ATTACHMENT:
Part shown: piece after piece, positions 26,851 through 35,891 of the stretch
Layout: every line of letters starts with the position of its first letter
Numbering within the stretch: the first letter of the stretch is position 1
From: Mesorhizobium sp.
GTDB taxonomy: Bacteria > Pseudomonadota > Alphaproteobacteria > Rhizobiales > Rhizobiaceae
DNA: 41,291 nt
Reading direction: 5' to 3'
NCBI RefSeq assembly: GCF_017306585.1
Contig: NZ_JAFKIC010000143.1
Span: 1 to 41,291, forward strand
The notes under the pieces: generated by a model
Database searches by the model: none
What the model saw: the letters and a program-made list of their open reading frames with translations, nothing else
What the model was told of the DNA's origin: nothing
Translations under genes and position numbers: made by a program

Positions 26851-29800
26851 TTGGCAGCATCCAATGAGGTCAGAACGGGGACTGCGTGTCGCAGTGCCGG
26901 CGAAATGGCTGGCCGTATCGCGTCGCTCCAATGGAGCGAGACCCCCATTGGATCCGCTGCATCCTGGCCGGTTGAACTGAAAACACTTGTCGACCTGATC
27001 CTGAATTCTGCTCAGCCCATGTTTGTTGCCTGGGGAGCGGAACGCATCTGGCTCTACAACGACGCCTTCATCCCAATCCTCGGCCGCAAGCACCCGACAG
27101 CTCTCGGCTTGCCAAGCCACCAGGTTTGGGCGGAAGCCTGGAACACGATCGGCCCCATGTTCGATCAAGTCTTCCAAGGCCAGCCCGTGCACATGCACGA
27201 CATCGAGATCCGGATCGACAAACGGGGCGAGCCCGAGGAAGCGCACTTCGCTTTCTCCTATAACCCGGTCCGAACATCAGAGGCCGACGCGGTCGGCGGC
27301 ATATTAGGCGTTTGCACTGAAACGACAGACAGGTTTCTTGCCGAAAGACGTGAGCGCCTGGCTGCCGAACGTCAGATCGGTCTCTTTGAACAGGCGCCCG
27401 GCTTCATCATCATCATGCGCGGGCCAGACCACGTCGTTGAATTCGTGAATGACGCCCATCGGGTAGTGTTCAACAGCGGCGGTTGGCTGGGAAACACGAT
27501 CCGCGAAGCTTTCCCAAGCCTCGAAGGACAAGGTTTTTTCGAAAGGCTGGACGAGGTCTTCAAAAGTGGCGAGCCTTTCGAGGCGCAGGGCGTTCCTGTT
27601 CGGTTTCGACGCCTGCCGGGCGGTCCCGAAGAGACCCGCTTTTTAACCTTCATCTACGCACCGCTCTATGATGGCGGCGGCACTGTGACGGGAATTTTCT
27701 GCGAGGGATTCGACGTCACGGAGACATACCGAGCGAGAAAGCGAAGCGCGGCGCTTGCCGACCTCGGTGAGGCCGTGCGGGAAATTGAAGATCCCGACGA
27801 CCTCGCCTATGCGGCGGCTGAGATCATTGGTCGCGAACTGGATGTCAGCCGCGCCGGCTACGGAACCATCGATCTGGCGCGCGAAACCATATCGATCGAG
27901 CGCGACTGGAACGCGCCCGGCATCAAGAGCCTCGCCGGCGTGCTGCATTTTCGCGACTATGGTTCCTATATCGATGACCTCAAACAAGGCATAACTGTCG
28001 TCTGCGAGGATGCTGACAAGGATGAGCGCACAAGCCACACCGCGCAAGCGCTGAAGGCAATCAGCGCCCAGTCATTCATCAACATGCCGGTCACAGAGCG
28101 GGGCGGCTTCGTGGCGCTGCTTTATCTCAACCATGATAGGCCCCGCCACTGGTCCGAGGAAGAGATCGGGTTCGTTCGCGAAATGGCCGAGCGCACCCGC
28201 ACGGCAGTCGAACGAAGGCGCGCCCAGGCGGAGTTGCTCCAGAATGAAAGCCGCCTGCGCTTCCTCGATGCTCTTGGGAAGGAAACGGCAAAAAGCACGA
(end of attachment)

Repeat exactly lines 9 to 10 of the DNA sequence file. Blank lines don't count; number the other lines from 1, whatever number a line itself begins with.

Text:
Contig: NZ_JAFKIC010000143.1
Span: 1 to 41,291, forward strand